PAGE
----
"Named one of the best books of the summer by The Wall Street Journal, ELLE, The Huffington Post amd Purewow "Latin America's new literary star."--The New Yorker "Brilliant. Like a literary exercise for the mind, but strangely fun to decode."--Elle "The most talked-about writer to come out of Chile since Bolaäno," (The New York Times Book Review), Alejandro Zambra is celebrated around the world for his strikingly original, slyly funny, daringly unconventional fiction. Now, at the height of his powers, Zambra returns with his most audaciously brilliant book yet. Written in the form of a standardized test, Multiple Choice invites the reader to respond to virtuoso language exercises and short narrative passages through multiple-choice questions that are thought-provoking, usually unanswerable, and often absurd. It offers a new kind of reading experience, one in which the reader participates directly in the creation of meaning, and the nature of storytelling itself is called into question. At once funny, poignant, and political, Multiple Choice is about love and family, authoritarianism and its legacies, and the conviction that, rather than learning to think for ourselves, we are trained to obey and repeat. Serious in its literary ambition and playful in its execution, it confirms Alejandro Zambra as one of the most important writers working in any language"--
This is a funny book. It is not like anything else you have ever read. The books is short and the pages are filled with questions, some inane, some inspirational, some insightful, some downright ridiculous and laughable, but hidden within the questions is an investigation of human nature, politics, marriage and divorce, love and hate, loyalty and infidelity, morality and immorality, the happenstance and the extraordinarily well planned, the everyday occurrences and the exceptional moments of life. The thing that all of the questions and sections in this test example seemed to have in common, was an overlay of humorous hypocrisy.
It is a presentation of the mundane and the extraordinary, the absurd and the rational all within the 100+ pages of this book. If nothing else, at times this book will make you chuckle, smile, and shake your head in bewilderment. Then, it will make you think about the messages Zambra so artfully intimates, subtly and overtly, as he expresses ideas from the political to the spiritual, from the moral to the amoral, from the ridiculous to the sublime. It won’t take long to read, but it will be what can only be described as a delightful experience. Although you may not realize it, as you read, what you think is a very lighthearted gallivant through every day events will instead, in the end, provide you with a very profound message about life. This author says so much with so few words!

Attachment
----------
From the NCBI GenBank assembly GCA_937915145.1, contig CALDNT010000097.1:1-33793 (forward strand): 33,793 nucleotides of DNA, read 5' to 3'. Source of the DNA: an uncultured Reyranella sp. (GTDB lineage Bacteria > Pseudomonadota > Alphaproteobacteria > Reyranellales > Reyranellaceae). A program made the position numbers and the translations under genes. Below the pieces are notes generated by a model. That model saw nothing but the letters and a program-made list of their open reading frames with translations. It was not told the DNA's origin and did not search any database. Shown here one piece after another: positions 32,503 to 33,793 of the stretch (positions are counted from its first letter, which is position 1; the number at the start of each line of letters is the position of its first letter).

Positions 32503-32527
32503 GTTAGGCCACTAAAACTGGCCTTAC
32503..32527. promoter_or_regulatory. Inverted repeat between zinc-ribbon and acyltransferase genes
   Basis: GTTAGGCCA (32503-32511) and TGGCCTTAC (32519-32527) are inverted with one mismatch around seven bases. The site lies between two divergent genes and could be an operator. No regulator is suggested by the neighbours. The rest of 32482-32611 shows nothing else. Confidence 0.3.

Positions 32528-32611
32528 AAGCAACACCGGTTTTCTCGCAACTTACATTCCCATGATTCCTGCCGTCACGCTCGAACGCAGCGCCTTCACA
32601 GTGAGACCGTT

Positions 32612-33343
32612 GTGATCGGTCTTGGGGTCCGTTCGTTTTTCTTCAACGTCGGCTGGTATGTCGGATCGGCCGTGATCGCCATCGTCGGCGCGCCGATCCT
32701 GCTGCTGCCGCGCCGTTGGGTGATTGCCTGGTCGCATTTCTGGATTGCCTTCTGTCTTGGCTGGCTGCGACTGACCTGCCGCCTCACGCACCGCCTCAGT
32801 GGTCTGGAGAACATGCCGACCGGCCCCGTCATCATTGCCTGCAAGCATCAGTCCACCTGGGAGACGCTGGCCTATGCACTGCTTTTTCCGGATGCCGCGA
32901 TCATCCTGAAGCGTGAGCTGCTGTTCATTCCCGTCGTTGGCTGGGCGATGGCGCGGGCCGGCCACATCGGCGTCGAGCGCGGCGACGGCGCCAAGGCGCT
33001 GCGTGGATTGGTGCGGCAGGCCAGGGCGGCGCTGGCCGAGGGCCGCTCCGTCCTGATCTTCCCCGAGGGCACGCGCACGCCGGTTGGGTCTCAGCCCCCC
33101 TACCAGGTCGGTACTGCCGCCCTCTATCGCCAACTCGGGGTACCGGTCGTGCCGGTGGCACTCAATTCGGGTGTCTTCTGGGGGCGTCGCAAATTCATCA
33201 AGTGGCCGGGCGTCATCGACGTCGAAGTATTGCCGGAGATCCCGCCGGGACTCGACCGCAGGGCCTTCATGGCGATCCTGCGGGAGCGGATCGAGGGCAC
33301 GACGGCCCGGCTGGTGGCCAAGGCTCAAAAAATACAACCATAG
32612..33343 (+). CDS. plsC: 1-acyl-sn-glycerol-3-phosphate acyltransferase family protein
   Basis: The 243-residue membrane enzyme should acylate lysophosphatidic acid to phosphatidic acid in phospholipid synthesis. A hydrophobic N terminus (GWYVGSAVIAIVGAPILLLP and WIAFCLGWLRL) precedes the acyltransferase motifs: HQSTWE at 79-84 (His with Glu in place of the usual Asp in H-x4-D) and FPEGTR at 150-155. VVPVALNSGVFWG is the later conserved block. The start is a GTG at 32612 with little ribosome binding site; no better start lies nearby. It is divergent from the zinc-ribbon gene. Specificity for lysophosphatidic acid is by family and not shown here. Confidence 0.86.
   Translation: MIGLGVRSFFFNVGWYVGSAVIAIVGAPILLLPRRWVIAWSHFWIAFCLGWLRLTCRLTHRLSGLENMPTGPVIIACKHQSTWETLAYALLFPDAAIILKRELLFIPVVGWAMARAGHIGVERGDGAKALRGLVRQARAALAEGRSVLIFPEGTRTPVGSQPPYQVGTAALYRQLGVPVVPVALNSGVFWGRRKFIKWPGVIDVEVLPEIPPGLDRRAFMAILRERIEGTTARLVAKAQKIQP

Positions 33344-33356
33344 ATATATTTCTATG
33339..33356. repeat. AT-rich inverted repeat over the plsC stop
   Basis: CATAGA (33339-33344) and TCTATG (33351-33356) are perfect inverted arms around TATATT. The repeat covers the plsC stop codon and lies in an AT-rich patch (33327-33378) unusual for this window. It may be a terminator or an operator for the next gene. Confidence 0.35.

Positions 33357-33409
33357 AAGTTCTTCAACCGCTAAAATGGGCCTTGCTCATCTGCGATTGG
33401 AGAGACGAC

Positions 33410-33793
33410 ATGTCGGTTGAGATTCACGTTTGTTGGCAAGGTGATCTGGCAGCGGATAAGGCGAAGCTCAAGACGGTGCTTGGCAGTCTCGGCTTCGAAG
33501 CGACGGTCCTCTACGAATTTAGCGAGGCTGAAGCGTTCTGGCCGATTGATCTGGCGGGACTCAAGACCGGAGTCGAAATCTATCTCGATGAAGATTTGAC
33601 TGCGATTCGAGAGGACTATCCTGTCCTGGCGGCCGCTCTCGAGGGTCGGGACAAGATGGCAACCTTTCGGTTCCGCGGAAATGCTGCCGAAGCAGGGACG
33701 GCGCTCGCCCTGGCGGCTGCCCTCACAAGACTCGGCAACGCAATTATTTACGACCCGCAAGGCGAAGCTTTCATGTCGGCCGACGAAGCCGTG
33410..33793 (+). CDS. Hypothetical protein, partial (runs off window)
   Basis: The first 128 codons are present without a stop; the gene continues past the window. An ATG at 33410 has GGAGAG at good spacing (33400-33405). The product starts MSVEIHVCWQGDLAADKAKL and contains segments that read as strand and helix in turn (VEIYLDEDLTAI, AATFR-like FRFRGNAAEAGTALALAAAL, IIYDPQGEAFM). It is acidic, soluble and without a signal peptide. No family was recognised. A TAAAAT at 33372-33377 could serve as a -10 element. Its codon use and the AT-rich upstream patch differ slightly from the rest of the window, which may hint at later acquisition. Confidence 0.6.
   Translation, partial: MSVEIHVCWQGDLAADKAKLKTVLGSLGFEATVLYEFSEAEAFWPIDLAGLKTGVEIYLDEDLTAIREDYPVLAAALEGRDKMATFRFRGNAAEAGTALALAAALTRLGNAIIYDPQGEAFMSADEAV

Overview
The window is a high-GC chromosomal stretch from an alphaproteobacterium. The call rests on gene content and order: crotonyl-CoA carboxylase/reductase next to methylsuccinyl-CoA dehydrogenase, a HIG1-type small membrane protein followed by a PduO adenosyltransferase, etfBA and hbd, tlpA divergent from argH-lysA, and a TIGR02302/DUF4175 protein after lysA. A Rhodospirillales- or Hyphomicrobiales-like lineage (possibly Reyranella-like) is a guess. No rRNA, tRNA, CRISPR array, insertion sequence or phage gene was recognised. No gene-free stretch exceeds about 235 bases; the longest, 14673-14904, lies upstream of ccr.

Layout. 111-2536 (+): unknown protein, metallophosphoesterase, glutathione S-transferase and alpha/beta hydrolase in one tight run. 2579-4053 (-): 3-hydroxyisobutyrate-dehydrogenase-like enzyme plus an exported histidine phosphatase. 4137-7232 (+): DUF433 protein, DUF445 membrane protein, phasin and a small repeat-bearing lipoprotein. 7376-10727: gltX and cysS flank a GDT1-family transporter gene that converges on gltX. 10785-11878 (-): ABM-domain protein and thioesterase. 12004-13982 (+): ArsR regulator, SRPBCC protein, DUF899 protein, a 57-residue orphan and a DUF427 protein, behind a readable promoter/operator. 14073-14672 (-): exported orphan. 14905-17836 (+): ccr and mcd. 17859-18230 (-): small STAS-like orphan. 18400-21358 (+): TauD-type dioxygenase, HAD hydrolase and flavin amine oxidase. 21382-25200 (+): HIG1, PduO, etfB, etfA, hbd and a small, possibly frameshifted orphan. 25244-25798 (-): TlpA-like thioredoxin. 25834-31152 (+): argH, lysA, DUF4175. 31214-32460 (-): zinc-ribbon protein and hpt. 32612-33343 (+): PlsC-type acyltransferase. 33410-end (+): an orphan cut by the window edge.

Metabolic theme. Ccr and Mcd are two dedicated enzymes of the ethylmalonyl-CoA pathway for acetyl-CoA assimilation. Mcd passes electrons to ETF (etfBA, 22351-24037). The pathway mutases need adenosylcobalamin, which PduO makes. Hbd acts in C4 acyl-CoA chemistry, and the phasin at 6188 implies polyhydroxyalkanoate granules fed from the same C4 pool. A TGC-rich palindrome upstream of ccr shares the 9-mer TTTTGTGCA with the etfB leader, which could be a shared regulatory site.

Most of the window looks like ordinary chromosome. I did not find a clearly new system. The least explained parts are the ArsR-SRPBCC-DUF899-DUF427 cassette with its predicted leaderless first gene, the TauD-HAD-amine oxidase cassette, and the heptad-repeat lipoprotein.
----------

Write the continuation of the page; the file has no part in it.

FYI: If I was a student, and if this was my entrance exam, I probably would not have gotten my degree. This spoof on the Exam, for students in Chile, points out the failures of these tests to adequately judge performance and qualifications. Often test questions can be confusing, may have double meanings, and some might even seem to require extra sensory perception!
***This is a review of an Advanced Uncorrected Proof.
As inventive as I found this structure to be, however, reading this book was at least a little frustrating. In fact, I ultimately had a problem thinking of this as being a fully formed novel, or even a work of fiction that rises to the level of cohesive story-telling. Besides being barely 100 pages long, the format of the book actually got in the way at times and created a very fragmented reading experience. It was not until the three long passages comprising the final “Reading Comprehension” section that the reader feels the full impact of Zambra’s talent for writing affecting prose. Still, Multiple Choice was fresh, original, and quite imaginative. For those reasons alone, it is well worth the brief effort it will take to enjoy it.
Constrained writing, including Oulipo, depends in part on its constraints, or at least it advertises itself as depending on them. In the clearest cases, the constraint is simple and known to the reader, as in the Oulipean lipogram. In other instances, the constraints are multiple or private, and they lead the reader to puzzle over the text, deducing its departures from some normative path.
Since so much experimental writing is constrained in some way, it's interesting to ask what happens when the writing fails to follow its own rules. Alejandro Zambra's "Multiple Choice" is a good example. In a note at the end of the novel, Zambra says he modeled it on the Chilean Academic Verbal Aptitude Test for 1993, which was clearly modeled on North American scholastic aptitude tests from the 1950s onward. In translation, the book presents itself as a reasonable facsimile of the SAT I took years ago.
The novel starts with a half-title page:
"I. Excluded Term
In exercises 1 through 24, mark the answer that corresponds to the word whose meaning has no relation to either the heading or the other words listed."